Map making: Tips & Tricks

You're either reading this because you're interested to find something about map-making you didn't previously know, or you're here because you're new to map-making and want a few headers. I don't claim to have come up with any of these ideas, nor do I claim that any of these are "pro-tips", I just thought I'd share some of the stuff I commonly do in maps with the community.

For the Newbies

If you want a detailed explanation of every little aspect of map-making, then go somewhere else. Good luck finding one. There is so much to map-making and so many levels of skill that typing it all here would give me arthritis in the fingers. Not that I claim to know everything about it, though...

Getting started

Getting started I can assume that you're familiar with the vast majority of blocks and items in Minecraft. If not, then perhaps map-making isn't for you. If you are confident in your Minecraft knowledge, then read on.

The most flexible kind of map is an adventure map. They can have so many genres, they can have an intricate rollercoaster ride for a story or no story at all, and the goals, obstacles and level of difficulty are all up to you. Basically, they're a videogame in Minecraft.

There are also puzzle, parcour and survival maps. Puzzle maps are fairly straightforward: they contain little or no story, and the aim is to complete a series of puzzles, whether logic-based, skill-based, or even redstone-based. Parcour maps are just plain and simple jumping, and probably the most common kind. They're alright, but in my opinion they can get repetitive and boring, and require little skill to create, so I won't be talking about those much. There are also survival maps, which are basically worlds played in survival, but of course, the world is customised, and the creator usually sets goals for the player.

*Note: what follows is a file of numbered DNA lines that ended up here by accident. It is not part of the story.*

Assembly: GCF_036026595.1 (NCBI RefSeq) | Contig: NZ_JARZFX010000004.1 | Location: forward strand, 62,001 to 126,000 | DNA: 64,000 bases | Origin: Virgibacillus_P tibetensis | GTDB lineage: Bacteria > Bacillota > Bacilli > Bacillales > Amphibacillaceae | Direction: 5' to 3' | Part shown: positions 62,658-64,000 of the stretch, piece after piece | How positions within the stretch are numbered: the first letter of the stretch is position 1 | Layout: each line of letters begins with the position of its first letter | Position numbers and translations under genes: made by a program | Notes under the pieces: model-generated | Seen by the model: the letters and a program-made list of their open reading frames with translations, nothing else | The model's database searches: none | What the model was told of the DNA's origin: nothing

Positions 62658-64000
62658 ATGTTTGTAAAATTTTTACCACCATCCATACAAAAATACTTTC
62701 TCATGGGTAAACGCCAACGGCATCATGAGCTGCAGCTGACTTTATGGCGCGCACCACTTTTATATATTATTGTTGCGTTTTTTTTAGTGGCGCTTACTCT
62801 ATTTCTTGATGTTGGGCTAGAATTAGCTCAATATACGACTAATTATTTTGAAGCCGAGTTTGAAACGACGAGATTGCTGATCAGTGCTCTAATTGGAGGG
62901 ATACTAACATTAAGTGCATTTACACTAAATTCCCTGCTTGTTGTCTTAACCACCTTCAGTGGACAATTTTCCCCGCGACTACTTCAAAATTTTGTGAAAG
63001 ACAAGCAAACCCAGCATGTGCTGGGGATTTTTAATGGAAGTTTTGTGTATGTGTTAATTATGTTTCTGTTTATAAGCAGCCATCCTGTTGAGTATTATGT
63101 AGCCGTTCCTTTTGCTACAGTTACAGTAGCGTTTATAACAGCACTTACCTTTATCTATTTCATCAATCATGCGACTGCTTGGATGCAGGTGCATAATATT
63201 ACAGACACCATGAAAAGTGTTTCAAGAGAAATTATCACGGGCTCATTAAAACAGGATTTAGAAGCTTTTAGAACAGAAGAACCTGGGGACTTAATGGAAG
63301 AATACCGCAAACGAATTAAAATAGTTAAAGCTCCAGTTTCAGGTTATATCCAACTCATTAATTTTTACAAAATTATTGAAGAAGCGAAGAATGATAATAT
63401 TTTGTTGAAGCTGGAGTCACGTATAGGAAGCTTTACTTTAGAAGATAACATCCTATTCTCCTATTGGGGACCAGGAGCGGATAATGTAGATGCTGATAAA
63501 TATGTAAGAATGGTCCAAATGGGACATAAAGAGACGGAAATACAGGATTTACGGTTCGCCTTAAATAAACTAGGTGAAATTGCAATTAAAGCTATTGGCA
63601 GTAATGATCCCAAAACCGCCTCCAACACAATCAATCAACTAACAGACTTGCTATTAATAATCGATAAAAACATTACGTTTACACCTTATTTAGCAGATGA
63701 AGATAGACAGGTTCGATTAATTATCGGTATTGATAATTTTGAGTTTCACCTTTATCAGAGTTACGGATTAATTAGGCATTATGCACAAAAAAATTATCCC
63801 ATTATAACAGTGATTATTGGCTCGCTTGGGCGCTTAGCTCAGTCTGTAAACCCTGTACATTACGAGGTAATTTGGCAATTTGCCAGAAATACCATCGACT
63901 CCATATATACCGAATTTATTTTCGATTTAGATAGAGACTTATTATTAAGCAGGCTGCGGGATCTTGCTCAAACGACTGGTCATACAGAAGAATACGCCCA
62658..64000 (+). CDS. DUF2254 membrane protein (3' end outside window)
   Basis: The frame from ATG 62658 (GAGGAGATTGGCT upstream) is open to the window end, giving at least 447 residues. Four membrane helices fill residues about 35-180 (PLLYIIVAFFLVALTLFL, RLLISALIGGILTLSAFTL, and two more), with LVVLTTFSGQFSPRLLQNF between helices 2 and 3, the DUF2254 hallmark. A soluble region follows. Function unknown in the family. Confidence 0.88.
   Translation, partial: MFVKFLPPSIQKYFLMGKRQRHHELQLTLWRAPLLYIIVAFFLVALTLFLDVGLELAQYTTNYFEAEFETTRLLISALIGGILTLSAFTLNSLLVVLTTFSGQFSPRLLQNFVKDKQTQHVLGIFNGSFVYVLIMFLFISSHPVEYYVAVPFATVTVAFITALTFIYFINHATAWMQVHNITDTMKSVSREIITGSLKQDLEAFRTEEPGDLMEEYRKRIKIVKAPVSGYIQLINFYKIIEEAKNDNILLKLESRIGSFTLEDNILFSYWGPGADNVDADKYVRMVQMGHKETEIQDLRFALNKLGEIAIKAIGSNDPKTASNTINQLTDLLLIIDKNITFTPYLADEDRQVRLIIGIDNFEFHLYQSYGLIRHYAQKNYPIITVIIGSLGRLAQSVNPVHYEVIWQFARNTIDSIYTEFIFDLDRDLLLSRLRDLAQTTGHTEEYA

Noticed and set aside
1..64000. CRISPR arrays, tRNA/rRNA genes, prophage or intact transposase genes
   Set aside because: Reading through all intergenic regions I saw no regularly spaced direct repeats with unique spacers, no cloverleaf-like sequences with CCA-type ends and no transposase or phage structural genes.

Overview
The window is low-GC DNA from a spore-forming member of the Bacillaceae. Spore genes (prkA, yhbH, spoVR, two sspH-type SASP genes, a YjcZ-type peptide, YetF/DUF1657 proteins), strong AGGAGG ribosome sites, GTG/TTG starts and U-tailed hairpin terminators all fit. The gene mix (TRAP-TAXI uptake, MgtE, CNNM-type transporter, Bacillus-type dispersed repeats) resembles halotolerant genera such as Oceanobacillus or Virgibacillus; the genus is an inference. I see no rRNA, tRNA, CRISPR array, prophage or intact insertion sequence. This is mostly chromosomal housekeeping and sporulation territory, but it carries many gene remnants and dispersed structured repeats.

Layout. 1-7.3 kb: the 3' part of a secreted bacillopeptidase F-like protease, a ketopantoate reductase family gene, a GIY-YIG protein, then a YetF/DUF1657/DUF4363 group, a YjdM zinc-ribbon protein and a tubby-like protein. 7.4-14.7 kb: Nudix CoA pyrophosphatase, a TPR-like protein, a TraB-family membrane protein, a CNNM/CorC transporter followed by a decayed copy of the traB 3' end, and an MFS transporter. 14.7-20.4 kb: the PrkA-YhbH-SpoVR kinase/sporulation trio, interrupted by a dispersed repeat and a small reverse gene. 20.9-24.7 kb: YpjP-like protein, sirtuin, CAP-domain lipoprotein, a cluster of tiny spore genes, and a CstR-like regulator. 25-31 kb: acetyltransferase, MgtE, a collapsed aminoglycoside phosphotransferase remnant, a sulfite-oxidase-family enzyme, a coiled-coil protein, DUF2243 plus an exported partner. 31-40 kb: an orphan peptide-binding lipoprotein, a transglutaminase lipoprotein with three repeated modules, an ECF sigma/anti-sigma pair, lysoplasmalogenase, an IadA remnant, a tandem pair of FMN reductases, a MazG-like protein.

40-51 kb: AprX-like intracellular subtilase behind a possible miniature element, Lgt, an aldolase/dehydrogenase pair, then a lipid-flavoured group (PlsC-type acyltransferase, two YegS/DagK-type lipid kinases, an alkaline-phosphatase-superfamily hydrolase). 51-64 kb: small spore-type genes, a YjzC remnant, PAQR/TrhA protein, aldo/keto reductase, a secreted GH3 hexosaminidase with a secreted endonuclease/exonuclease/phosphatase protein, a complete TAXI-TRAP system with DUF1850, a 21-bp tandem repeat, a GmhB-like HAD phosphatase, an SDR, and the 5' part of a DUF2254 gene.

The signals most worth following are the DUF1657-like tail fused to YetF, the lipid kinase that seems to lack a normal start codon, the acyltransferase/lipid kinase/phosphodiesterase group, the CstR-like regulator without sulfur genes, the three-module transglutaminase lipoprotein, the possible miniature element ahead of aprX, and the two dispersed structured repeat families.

Now that you've chosen what kind of map you want to build, I'll explain some things most map-makers do to make their maps worthwhile.

Commonly used tricks: redstone

Commonly used tricks: redstone By far the most important, map-changing block you could ever have in your map is the command block. We're talking /tp for movement, /say (and for the more advanced, /tellraw) for dialogue, /setblock to create giant flying unicorns, you get the idea. Nothing is impossible in Minecraft when it comes to command blocks, although it can get pretty dang hard.

This is an obvious one, but one that some people don't seem to acknowledge. Hide yer redstone!! Unless the redstone is there for aesthetic purposes (blood, wires, etc.) the player doesn't want to see a strange contraption through the window of the mansion.

Speaking of redstone, remember: whatever you want your map to look like is much more important than the efficiency of the redstone. Of course, your redstone needs to work exactly as planned, but there are many ways to have wireless redstone, while building things around the redstone means it's not what it's meant to look like.

Commonly used tricks: aesthetics

Commonly used tricks: aesthetics My biggest pet peeve when it comes to adventure maps is grammar. If a map has bad grammar, then it turns me away. It makes the map look messy and unofficial. This is just my opinion, but there are others who share this opinion, so it's best to appeal to us as well.

Don't forget, there are more sources of light than just torches. You can use lava (under glass preferably), glowstone, redstone lamps, and sea lanterns, each for different aesthetic purposes. For example, lamps can be used in a horror map, accompanied by a redstone clock, to create flickering lights. Lava can double as a hazard. Glowstone and sea lanterns can be intergrated into the wall, ceiling or floor of a building. All things that a mere torch cannot do.